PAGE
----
Beyond Nuclear International

The devilish dangers of Diablo Canyon

Nuclear plant sits on fault lines and needs to close as planned

The Diablo Canyon Nuclear Power Plant, sitting on the California coast near San Luis Obispo, first came on line in 1985. It was protested then, given its location on several active fault lines. 

As a “once-through cooling system” design, the two reactors at Diablo Canyon draw in millions of gallons of sea water a day from Diablo Cove for cooling, then discharge it at heat back into the cove. This has resulted in a massive destruction of marine species and habitat, wiping out the bull kelp, causing withering syndrome among black abalone, and driving away indigenous marine species.

Diablo Canyon’s owners, Pacific Gas & Electric (PG&E), have long been planning to close the plant by 2025, given the high cost of making the necessary repairs and safety upgrades needed to shore up the plant against earthquake risk. The danger of this latter runs beyond meltdown to the large inventory of highly radioactive waste stored at the precarious site.

In 1971, more than 14,000 abalones were removed from Diablo Cove during construction of the Diablo Canyon nuclear power plant. Later, the abalone were further harmed by the hot water discharges from the plant. (Photo: US Department of Energy)

But recently, California governor, Gavin Newsom, publicly pondered the idea of seeking part of the Biden administration’s $6 billion bailout to keep old nuclear plants running, using the funds to delay Diablo Canyon’s closure.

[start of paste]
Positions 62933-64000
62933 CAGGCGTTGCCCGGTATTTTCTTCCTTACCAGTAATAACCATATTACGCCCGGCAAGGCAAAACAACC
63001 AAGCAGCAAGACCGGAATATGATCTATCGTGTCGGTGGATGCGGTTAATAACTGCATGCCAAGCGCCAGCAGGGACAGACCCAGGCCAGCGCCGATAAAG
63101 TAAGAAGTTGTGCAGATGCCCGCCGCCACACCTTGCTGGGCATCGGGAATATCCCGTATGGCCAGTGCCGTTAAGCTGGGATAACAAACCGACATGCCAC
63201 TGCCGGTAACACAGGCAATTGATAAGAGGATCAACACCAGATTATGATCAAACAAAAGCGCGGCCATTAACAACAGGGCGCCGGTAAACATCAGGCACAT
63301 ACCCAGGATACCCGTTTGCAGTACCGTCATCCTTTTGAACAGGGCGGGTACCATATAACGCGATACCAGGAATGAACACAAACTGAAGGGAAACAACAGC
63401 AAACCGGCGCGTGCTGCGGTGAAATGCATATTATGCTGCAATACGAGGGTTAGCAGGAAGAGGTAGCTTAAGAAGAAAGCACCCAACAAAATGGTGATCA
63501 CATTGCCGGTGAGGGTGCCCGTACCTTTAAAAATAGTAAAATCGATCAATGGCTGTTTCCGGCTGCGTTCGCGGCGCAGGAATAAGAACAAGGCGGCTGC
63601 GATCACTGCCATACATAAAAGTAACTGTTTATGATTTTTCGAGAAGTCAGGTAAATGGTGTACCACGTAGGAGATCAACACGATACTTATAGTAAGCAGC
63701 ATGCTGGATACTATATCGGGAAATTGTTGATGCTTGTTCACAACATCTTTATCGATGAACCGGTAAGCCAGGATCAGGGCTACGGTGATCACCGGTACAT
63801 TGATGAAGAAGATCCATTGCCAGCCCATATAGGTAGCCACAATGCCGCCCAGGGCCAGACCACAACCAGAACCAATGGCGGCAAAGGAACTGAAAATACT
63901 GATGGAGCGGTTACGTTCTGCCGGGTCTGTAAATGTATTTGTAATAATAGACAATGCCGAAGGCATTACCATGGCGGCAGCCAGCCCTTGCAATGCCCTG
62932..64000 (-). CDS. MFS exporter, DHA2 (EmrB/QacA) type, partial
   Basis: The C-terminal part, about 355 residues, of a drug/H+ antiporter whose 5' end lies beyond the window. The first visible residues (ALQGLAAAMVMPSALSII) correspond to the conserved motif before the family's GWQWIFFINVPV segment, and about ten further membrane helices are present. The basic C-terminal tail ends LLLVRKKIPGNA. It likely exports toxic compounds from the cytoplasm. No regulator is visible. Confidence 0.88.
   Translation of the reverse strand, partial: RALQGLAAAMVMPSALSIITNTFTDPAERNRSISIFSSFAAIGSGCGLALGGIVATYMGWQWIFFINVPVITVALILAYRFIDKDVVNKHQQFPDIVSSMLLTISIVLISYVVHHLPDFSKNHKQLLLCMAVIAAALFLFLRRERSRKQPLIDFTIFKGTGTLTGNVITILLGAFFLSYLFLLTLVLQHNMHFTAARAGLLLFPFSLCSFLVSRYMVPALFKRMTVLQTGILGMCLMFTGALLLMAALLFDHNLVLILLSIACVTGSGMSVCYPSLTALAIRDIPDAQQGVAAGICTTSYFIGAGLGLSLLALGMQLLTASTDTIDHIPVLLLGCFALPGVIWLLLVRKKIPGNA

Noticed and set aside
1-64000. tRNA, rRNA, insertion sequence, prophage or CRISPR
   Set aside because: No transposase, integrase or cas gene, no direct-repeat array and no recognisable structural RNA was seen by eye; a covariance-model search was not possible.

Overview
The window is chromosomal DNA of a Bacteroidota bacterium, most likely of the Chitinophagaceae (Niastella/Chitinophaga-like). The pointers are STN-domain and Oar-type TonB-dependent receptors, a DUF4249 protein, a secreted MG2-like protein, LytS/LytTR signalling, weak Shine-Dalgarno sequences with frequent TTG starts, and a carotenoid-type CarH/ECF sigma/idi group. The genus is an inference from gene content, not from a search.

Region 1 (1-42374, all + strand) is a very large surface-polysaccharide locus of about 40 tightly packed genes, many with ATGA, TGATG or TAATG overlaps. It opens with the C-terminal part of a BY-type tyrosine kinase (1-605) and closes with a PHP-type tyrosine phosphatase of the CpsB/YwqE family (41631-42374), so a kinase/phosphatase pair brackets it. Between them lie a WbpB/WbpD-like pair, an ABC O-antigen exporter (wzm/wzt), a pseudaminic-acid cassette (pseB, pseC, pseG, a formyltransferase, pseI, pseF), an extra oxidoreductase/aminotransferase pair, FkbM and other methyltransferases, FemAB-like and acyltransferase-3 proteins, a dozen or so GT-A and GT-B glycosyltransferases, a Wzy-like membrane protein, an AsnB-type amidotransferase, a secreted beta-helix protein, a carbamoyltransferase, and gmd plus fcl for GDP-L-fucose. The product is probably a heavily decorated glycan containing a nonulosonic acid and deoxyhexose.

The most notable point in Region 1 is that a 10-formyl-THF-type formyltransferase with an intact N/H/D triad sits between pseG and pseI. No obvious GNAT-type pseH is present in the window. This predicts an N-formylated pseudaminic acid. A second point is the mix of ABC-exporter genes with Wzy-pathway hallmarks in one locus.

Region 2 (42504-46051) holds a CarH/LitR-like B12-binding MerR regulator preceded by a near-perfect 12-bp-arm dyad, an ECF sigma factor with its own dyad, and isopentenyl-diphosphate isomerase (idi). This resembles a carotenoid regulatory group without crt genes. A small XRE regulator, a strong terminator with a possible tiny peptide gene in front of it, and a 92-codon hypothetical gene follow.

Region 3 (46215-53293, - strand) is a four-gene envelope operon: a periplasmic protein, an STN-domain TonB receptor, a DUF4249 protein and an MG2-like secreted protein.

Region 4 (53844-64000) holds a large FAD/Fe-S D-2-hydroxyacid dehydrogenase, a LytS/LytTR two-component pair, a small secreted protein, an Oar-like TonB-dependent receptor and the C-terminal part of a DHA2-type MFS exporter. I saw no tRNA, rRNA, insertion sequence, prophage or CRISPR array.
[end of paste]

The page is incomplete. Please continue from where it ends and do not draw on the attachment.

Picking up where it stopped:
It’s not actually Newsom’s decision, as PG&E would have to apply for the funds and, so far, the utility has signaled little enthusiasm. Given the billions of dollars needed to refurbish and upgrade the plant to reduce its marine impacts and protect against earthquakes, it makes more economic sense for PG&E to invest in renewable energy alternatives. And, as NRDC’s Ralph Cavanaugh pointed out to the LA Times, “solar, storage and other clean energy sources could replace Diablo cheaply and reliably.” 

The Times article itself pointed out “Rescuing Diablo Canyon is far from California’s only option for averting blackouts.” Some of those options, the Times, said, were “adding batteries to the grid, paying homes to use less energy and coordinating electricity supplies more closely with Western states. Longer-term options include investing in geothermal energy and offshore wind.”

In the meantime, Diablo Canyon keeps operating and the seismic risks persist. Just how great are they? California activist, Harvey Sherback, has studied them for years. Here is his assessment:

By Harvey Sherback

California’s Central Growing Valley is America’s most productive agricultural region providing more than half of the fruits, nuts and vegetables grown in the United States. Sadly, Diablo Canyon’s two nuclear reactors sit on our state’s central coastline and because coastal winds have a tendency to blow inland, there’s the frightening prospect that a megathrust earthquake, “The Big One”, could trigger a nuclear meltdown sending radioactive clouds into the Central Valley which would irradiate and poison much of the Central Valley’s produce.

Furthermore, Diablo’s radioactive plumes could contaminate the drinking water that flows from the Sierra Mountains through the Central Valley and into cities like San Francisco and Los Angeles, which would lead to a mass migration out of California.

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Meltdown at Palisades averted

Political leaders must now do the right thing and secure lethal radioactive waste